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October 2003

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Beast of the Month - October 2003

Lionel Chetwynd, DC 9/11 Writer-Producer

"I yam an anti-Christ..."

John Lydon (aka Johnny Rotten) of The Sex Pistols, "Anarchy in the UK"

"If some tinhorn terrorist wants me, tell him to come on over and get me. I'll be home, waiting for the bastard!"

George W. Bush on September 11, 2001, according to DC 9/11


September was a month for some passings of noted entertainers and artist. Johnny Cash, John Ritter and Warren Zevon all went to their grave. Yet there was one artist whose passing didn't bring up quite the same bittersweet memories: German film director Leni Riefenstahl.

The reason for the ambivalence to Ms. Riefenstahl wasn't due to her lack of talent, which was enormous. Indeed, to this day, her cinematic works, most notably her documentary Triumph of the Will, are regarded among the finest in film history. It is due to the fact that her ultimate triumph with Will was undeniably tied to the rise of Hitler, the 1934 film a celebration of the Nazi conquest of Germany. While she had always insisted she personally didn't embrace the repugnant Nazi agenda that led to world war and holocaust, the glowing style of her masterpiece betrays her claims of innocence.

Still, give Riefenstahl her due: whatever the noxious politics that may or may not be fairly linked to her, there was a craft to her work that has influenced countless directors since (indeed, the closing scene to Star Wars was a direct homage to Triumph by George Lucas.) It is doubtful sixty-nine years from now, Lionel Chetwynd, The Konformist Beast of the Month, will have people debating the merits of his work.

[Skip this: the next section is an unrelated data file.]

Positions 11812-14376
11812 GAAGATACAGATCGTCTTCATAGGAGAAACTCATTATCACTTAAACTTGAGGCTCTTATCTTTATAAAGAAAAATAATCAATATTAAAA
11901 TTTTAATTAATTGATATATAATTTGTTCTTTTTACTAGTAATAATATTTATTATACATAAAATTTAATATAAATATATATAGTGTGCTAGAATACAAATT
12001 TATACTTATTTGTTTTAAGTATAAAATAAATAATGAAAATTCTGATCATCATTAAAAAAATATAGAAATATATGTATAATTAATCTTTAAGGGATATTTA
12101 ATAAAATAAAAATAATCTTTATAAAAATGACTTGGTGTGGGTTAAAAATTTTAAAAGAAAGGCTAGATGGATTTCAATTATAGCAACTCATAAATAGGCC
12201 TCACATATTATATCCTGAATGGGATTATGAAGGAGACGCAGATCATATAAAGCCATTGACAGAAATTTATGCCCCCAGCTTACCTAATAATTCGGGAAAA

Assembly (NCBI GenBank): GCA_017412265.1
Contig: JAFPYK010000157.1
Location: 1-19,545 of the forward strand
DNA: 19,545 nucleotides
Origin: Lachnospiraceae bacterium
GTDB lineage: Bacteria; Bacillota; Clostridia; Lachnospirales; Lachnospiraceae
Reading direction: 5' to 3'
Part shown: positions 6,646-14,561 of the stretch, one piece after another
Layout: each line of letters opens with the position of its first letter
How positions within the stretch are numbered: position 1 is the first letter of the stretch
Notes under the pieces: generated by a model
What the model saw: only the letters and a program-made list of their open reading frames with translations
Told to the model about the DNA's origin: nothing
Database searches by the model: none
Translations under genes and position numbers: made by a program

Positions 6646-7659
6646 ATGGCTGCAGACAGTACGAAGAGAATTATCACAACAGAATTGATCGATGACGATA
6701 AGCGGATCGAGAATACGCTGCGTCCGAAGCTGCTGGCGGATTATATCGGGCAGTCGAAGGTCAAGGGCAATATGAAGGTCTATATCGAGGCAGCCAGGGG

Lionel Chetwynd is the writer and producer of DC 9/11: Time of Crisis, which premiered on Showtime the weekend (coincidentally, of course) before the second anniversary of the 9-11 tragedy. The TV movie was met deservedly with widespread scorn in reviews, as rarely has there been a film of such bungling ineptness made. But bad filmmaking doesn't necessarily equate to Beastliness (though Gigli and Charlie's Angels 2 both made good recent arguments for the prize.) Instead, Chetwynd is recognized (like Darryl Worley was in June for "Have You Forgotten" or Ann Coulter in August 2002 for her annoying screed Slander) for making a work that is a remarkably terrible mixture of bad art and bad politics.

DC 9/11 is about the terrorist attacks from the viewpoint of George W. Bush. Author and radio commentator Jim Hightower describes the description of Bush as "a combination of Harrison Ford and Arnold Schwarzenegger" and adds: "Instead of the doe-eyed, uncertain, worried figure that he was that day, Bush-on-film is transformed into an infallible, John Wayne-ish, Patton-type leader, barking orders to the Secret Service and demanding that the pilots return him immediately to the White House."

Besides the "tinhorn terrorist" from above, here's some other notable quotes from the flick:

* "Get me home!"

* "I've got to get back to Washington because I'm not going to let those people keep me from getting home."

* "The American people want to know where their damn president is."

* "People can't have an AWOL president!" (Amusing due to his evasion of National Guard duty while evading Vietnam.)


And then there's one exchange: a secret service agent states, "But Mr. President--" and Bush replies, "Try 'Commander in Chief.' Whose present command is: Take the president home!"